US: NHTSA sheds some light on FCA buyback program image

The US auto safety regulator on Sunday slapped Fiat Chrysler with the highest fine on record and also forced the company under a consent order to embark on a never before seen buyback program of defective vehicles.

But consumers that have Ram pickups or Dodge sport utility vehicles and are part of the unprecedented buyback program imposed by the National Highway Traffic Safety Administration have been finding very hard the information about the new program. Owners of Dodge SUVs and Ram pickups wanting to know if their vehicle was eligible under the buyback program have been finding it difficult to get information, with dealers even telling customers the media finds about recalls before them. The buyback program is just one part of the consent order that also includes the record $105 million fine and the automaker has been slapped for 23 recalls of more than eleven million autos.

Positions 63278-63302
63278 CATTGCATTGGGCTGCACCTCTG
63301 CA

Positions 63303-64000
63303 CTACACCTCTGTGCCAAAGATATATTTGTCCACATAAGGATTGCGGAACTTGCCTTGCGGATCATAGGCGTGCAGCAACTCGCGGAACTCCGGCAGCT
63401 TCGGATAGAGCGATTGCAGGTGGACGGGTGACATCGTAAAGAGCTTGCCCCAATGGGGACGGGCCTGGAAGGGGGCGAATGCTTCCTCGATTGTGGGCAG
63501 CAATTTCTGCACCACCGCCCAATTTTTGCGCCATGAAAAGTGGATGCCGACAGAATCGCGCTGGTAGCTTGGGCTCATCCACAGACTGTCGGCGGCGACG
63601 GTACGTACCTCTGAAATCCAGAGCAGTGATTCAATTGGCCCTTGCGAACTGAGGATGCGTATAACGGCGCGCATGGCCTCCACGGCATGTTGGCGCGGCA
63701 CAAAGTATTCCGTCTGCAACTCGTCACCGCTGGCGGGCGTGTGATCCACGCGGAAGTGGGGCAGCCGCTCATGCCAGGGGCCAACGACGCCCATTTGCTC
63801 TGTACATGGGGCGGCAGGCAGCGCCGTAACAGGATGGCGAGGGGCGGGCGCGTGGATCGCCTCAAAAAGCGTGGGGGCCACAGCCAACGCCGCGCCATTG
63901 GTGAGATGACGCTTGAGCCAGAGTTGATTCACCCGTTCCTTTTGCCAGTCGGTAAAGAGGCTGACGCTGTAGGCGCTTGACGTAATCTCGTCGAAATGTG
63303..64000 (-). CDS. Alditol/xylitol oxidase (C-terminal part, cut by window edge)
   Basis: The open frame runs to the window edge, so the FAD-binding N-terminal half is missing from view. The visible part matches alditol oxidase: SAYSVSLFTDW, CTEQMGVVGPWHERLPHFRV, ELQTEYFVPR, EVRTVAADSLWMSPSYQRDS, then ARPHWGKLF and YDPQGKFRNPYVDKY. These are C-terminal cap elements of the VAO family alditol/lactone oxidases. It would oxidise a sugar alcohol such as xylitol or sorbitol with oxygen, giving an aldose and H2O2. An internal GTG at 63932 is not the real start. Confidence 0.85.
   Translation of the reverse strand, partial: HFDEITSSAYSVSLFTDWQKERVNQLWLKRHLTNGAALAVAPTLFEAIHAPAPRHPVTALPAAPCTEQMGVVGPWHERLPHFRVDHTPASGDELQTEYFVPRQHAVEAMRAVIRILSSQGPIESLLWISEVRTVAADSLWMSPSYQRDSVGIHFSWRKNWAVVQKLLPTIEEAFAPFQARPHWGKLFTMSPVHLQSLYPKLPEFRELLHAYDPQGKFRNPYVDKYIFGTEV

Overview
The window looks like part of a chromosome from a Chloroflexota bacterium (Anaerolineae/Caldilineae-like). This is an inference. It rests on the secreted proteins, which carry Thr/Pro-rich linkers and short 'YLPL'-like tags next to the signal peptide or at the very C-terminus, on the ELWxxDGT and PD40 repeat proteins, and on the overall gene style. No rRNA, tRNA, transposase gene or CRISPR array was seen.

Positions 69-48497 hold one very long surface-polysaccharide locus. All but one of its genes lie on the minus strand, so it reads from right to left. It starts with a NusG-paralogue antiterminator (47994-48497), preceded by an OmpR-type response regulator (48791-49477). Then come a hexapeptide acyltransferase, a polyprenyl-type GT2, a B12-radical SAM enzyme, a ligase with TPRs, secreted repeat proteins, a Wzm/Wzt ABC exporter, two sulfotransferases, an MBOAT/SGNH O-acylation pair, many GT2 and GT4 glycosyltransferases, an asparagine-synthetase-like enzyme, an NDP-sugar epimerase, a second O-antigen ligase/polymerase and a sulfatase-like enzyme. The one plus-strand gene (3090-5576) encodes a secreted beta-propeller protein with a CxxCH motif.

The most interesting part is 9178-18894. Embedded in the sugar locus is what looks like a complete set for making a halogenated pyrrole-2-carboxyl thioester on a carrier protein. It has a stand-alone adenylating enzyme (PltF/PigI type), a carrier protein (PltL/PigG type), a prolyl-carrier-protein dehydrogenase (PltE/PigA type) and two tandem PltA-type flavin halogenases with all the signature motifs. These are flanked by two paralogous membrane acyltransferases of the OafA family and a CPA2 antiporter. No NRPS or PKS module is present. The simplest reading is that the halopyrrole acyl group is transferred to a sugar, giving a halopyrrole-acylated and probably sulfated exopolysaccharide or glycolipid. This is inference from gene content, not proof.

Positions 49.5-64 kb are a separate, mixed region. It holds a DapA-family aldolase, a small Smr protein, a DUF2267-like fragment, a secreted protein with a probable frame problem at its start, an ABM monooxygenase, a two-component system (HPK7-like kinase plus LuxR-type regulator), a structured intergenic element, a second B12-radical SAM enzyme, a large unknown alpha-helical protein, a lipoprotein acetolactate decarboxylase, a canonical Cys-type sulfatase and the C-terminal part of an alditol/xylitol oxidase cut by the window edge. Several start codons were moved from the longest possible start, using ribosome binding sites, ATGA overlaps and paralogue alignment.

The NHTSA was asked to detail the buyback program. First off, owners need to be a little patient, because the order compels FCA to notify the affected motorists within 60 days and in the mean time the regulator and the automaker will have the time to come up with the detailed procedures. FCA will be required to pay the vehicle owners for the vehicles so the recipients will have no restrictions on how they use the proceeds. The value of the vehicle will be determined through the “refund of the purchase price paid by the first purchaser of the vehicle for purposes other than resale, less a reasonable allowance for depreciation, and not including the cost of modifications made to the vehicle after the first retail sale.” FCA should also add a premium of 10 percent on top of that purchase price to all owners of the vehicles that have not been repaired.